13 November 2011 - by Tony Osborne in Dubai, UAE- Flight Global
The Pakistan Air Force (PAF) was forced to use Google Earth to plan its early missions against militants fighting in the border regions with Afghanistan.
Speaking on the eve of the Dubai Airshow, Air Chief Marshal Rao Qamar Suleiman, chief of the Pakistan Air Force, told delegates that at the beginning of its counter insurgency operations in the Bajaur Agency region in August 2008, the air force did not have the intelligence-gathering capabilities it needed for detailed mission planning.
As a result, it had to resort to use Google Earth software to plan the missions.
'It was not very useful, but it did give us an aerial view of the villages so we could see their layout,' Suleiman told Shephard at the Dubai International Air Chiefs Conference (DIAC).
'We were able to use the 3D terrain view to allow our pilots to see their entry and escape routes from the target.'
Since then, the PAF has taken delivery of Goodrich DB-110 reconnaissance pods fitted to its fleet of F-16s and a handful of Star Safire III EO/IR turrets, which have been fitted to the noses of C-130 transport aircraft allowing them to be used as a long-endurance ISR platform.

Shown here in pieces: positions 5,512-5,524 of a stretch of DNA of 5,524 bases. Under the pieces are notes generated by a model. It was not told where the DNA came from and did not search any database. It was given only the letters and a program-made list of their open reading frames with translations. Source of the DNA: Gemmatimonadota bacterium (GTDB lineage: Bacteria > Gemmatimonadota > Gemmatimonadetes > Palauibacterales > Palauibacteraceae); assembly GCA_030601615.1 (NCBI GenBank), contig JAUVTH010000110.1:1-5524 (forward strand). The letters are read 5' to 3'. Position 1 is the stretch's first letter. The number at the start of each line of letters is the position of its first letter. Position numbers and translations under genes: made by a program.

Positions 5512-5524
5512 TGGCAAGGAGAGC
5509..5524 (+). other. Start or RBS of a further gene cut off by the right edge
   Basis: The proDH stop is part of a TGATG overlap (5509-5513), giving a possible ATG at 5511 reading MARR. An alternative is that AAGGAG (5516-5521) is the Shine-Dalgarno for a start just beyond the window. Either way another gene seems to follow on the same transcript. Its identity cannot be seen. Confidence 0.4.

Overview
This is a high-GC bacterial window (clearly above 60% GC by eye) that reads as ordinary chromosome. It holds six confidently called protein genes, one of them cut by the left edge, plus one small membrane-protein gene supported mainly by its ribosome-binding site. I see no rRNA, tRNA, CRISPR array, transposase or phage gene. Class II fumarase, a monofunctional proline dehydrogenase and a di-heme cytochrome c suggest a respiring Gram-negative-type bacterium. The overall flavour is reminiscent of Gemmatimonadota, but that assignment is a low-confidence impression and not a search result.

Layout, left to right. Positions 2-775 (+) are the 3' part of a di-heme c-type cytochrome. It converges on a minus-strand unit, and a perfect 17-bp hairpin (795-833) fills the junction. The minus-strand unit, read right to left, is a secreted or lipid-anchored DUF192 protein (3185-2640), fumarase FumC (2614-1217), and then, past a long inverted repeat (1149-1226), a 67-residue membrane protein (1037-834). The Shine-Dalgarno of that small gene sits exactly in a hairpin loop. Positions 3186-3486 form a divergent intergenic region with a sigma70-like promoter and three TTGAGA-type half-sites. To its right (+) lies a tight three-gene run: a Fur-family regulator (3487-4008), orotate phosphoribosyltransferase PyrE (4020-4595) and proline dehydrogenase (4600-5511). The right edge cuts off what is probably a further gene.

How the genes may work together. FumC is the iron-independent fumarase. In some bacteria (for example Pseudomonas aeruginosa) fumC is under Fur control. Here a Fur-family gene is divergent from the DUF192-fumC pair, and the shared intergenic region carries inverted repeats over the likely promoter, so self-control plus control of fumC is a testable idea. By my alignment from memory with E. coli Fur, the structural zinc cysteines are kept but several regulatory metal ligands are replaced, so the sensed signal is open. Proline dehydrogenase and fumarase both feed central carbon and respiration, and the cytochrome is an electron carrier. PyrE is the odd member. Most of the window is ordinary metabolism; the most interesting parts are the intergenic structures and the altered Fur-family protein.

The aircraft are flown by PAF crews but with the sensor operated by Pakistan Army personnel using a mission system fitted in the cargo hold, rather like that used on the US Marine Corps Harvest Hawk KC-130J.
Suleiman said that the PAF has flown around 650 missions using the Star Safire system on the C-130, adding that the system has been hugely appreciated by ground commanders. There had also been some 500 sorties using the DB-110.
Since the beginning of PAF operations against the militants in the region, the air arm has dropped some 10,600 weapons against 4,600 targets.
During operations in the Swat Valley, which began in May 2009, the PAF dropped 1,700 laser-guided bombs as they attacked militant positions in preparation for the movement of ground forces.